Eclipse Education and Research (~45 minutes)
Times: 11am, 12:15pm, and 1:30pm
Location: Room 125

UNT astrophysics expert Dr. Rebekah Purvis will share eclipse education in an engaging talk followed by a Q&A!

Totality Awesome Open Activities and Educational Stations

A variety of activities and educational stations will be open and spread throughout the Environmental Science Building Atrium, Exhibit Hall, and outside of the building.

Solar Observations with Telescopes
Photosphere and Chromosphere observations of the Sun will take place in the FS-11 Parking lot weather permitting. Photosphere observations of white light from the sun will allow you to observe sunspots while Chromosphere observations using our special solar telescope will allow you to see those along with lots of other detailed solar activity: spicules, solar prominences, maybe even solar flares!

If you are planning on viewing the solar eclipse through a telescope, we'll also provide information on how to safely do so with the proper filters.

These neat devices project the sun to a notecard where kids (and adults alike) can trace their observations of its visible sunspots. Learn about where sunspots come from and make observations on how they move over time.

Pinhole Projector and Pinhole Camera Demos
Learn to make your own pinhole projector and camera to view the solar eclipse and how they work!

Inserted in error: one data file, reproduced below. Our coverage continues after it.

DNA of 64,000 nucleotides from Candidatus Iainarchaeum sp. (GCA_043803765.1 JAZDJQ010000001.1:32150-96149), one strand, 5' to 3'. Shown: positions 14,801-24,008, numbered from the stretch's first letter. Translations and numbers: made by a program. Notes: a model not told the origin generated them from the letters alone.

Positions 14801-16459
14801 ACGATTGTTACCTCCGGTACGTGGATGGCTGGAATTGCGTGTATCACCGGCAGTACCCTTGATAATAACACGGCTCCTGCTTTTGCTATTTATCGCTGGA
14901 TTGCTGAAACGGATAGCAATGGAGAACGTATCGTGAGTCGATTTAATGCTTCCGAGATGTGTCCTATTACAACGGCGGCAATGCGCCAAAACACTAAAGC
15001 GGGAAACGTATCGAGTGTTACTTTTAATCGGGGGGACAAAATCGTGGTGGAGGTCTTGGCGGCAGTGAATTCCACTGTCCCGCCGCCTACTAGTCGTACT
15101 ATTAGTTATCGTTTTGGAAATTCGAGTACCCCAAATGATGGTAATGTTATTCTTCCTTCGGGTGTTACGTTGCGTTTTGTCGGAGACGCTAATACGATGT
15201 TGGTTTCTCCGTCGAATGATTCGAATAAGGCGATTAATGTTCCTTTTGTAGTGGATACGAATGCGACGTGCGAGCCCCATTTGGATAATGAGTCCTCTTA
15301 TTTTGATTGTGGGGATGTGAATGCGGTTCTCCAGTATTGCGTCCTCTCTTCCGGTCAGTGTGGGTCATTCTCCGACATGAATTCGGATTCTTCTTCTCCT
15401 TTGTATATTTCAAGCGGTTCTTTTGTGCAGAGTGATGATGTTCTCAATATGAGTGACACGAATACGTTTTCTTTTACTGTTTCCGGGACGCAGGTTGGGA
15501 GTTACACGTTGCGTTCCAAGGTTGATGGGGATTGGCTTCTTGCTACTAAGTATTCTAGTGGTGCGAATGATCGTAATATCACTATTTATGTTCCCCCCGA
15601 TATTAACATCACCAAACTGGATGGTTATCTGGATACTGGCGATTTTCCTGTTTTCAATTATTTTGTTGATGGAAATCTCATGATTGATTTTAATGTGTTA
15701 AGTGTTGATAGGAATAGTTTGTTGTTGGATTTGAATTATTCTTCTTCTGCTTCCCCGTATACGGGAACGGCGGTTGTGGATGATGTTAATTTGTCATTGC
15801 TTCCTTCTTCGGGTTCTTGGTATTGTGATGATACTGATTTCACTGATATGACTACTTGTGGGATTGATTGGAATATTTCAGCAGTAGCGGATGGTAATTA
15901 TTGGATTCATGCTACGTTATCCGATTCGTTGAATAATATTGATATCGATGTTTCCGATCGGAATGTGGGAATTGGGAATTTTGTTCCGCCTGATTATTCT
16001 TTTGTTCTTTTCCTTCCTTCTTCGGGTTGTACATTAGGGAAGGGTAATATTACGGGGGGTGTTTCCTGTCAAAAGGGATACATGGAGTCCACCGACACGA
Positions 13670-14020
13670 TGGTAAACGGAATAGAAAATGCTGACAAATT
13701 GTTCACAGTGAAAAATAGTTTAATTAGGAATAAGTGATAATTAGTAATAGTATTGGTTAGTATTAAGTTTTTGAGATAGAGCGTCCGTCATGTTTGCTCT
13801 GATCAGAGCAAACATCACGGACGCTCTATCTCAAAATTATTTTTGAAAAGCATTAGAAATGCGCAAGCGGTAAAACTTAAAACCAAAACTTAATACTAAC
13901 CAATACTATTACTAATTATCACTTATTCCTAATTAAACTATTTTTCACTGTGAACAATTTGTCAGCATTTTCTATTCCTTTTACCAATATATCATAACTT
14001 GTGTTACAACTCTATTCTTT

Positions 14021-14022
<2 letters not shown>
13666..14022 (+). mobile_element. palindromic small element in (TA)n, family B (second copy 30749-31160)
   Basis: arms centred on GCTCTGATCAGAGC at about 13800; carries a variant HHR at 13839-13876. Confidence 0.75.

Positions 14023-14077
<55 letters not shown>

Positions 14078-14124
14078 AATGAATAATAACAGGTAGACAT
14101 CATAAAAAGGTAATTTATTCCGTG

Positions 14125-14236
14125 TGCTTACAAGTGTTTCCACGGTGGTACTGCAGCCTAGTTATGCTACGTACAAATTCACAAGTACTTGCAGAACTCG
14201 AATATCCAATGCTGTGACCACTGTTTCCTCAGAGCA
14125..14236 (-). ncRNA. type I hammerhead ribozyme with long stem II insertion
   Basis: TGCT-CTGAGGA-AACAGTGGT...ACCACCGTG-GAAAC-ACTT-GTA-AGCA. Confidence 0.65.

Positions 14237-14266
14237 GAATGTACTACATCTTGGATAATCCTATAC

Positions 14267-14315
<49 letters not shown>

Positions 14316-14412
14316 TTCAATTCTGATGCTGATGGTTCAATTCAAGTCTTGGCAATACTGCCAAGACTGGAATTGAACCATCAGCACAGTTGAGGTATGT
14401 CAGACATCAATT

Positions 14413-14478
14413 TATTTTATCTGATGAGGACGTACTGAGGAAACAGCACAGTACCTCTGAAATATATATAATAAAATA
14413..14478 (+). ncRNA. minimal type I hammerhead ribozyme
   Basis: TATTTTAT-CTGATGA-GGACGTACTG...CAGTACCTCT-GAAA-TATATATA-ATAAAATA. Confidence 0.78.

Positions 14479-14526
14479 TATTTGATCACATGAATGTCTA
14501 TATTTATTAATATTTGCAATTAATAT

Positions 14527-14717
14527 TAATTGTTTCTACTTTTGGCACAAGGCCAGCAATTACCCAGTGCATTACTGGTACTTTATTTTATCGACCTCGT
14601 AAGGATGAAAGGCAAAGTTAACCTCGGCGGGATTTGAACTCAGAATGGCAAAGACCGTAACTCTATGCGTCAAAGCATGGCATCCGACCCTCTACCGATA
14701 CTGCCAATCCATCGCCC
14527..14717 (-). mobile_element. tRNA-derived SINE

Space-Time Demonstration
Wonder how gravity from the sun holds the planets in orbit? This fun and educational and interactive demonstration will provide that information and much more! Learn about a solar eclipse experiment that verified Einstein's General Theory of Relativity which established space-time.

Eclipse Citizen Science
Want to find out how you can help scientists gather data during the eclipse? Find out at this information booth!

Local Eclipse Information Booth
Meet organizations and groups hosting local eclipse events, and let them help you decide where and how to watch the eclipse on April 8!

Family Zone
Family-friendly arts and crafts, including a planisphere construction and instruction: Once constructed these devices allow you to set them for any given day and time to see what constellations will be visible! There will also be an eclipse-themed coloring station, as well as educational games and fun challenges brought to you by the Elm Fork Education Center!

Astronomy Student Research
Learn about the fascinating astronomy and physics research our students are conducting here at UNT.